The article by Earley et al. (2019) was published in the British Journal of Guidance and Counselling. The researchers aimed to qualitatively explore gay men’s experiences with counseling and provide practice-oriented suggestions. There was no definitive hypothesis due to the willingness to explore the understudied phenomenon holistically. However, based on the literature review section, they expected to find some evidence of Western mental health practitioners’ ill-preparedness for working with gay men from religious backgrounds.
Twelve men with some experience of receiving counseling services in the U.S., Canada, Ireland, or Britain were interviewed. To be enrolled, all participants had to be adult gay men that were raised in religious families and had children born in heterosexual marriages. The recruitment involved the use of social networks for gay fathers and snowballing techniques. There were two qualitative research methods, including semi-structured interviews devoted to counseling experiences and interpretative phenomenological analysis.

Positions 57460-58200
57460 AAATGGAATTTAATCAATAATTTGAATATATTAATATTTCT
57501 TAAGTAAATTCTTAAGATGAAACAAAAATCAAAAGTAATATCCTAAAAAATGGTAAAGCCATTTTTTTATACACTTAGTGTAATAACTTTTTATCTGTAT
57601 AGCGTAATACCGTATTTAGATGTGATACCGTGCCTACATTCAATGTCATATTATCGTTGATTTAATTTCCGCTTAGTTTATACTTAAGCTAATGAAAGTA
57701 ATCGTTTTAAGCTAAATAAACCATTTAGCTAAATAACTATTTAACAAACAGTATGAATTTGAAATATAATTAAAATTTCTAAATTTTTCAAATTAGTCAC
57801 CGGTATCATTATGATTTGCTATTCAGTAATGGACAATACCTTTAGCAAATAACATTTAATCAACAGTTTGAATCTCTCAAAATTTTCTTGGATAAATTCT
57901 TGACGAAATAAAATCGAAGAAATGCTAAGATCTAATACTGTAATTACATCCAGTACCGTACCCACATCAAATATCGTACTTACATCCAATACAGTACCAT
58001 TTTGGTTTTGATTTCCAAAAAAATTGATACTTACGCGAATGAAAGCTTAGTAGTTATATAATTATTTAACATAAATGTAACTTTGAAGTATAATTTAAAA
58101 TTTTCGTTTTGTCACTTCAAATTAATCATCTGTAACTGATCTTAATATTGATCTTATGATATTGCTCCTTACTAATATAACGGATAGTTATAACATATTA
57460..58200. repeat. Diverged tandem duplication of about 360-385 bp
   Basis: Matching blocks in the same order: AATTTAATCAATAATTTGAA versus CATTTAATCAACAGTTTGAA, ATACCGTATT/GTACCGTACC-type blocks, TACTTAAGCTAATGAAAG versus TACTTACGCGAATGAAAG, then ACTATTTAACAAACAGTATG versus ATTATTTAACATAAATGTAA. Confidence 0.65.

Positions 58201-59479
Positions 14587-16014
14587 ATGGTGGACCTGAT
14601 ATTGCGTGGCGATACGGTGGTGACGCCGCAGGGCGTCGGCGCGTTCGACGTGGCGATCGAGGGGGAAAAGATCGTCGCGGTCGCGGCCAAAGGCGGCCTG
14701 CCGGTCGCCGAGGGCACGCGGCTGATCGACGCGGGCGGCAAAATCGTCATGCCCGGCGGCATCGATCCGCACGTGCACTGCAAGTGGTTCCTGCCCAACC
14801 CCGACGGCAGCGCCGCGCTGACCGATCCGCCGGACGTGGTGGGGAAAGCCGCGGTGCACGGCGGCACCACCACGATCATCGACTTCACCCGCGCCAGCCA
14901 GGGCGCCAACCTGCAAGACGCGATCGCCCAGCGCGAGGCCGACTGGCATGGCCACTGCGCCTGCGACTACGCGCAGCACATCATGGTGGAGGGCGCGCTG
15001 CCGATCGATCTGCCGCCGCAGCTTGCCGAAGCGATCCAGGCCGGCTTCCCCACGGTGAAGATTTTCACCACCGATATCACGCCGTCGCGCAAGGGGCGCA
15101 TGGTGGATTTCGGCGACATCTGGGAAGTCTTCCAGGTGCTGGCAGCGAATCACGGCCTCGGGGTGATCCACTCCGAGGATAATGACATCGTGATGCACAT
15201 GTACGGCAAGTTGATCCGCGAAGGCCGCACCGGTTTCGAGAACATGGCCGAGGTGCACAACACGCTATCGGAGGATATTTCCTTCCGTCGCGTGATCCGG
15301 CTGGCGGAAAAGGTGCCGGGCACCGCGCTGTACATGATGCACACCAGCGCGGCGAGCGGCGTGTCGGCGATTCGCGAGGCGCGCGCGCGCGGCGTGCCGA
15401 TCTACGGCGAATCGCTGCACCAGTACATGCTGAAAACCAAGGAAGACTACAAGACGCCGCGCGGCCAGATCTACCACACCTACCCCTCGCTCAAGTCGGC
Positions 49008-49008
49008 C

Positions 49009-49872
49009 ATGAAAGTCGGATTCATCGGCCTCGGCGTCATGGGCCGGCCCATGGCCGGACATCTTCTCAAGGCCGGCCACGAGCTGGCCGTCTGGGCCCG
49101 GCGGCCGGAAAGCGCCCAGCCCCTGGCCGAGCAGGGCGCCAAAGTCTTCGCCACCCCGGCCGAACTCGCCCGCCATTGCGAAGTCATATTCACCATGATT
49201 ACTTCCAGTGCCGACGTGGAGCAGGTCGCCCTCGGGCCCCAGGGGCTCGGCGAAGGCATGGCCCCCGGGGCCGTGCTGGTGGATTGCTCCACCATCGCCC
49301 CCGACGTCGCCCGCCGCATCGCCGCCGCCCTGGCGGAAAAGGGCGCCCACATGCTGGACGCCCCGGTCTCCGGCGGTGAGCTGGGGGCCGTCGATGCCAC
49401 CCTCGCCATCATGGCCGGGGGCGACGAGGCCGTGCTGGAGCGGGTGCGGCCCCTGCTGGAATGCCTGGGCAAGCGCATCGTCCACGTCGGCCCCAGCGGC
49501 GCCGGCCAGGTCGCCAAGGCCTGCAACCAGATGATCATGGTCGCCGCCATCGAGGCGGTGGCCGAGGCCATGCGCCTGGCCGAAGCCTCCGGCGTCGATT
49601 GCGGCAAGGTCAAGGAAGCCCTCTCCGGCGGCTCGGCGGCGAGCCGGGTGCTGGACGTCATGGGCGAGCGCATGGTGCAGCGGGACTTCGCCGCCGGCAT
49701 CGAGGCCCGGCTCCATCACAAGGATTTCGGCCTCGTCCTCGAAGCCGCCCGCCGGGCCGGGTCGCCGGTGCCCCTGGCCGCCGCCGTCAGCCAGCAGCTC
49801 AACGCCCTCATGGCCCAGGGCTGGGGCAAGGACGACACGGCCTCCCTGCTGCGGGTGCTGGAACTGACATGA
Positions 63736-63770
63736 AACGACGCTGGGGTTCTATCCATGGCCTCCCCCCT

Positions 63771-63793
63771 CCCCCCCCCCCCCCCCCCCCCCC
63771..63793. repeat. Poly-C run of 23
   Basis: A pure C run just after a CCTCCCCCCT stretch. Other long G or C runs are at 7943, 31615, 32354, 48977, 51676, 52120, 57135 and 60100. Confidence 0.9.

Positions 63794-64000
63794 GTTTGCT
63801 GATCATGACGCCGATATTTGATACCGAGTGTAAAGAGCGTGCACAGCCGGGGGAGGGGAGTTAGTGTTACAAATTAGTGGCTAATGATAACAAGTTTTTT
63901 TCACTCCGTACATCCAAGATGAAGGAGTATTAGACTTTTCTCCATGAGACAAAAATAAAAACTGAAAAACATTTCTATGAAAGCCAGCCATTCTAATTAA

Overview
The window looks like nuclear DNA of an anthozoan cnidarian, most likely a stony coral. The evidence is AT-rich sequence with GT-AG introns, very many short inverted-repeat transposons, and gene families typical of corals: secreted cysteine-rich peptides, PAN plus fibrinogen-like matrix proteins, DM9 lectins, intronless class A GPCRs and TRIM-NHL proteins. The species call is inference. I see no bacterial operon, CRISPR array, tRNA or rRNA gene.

The results reveal multiple issues in counseling gay fathers in English-speaking countries. These include the examples of gay conversion therapy experienced by seven participants, with many of these instances linked to the Christian church and counselors’ attempts to restore their heterosexuality (Earley et al., 2019). At the same time, two-thirds of participants also experienced one-on-one counseling sessions that could be called gay-affirmative, and five participants reported the same experiences in the form of group therapy. Thus, the authors suggest non-judgmental treatment and exploring the impact of heteronormativity on the studied population’s identity formation as the opportunities to improve therapeutic interventions for gay fathers.
Earley, E., Clarke, V., & Moller, N. (2019). Counselling formerly heterosexually partnered gay fathers raised with religion. British Journal of Guidance & Counselling, 48(6), 768-779. Web.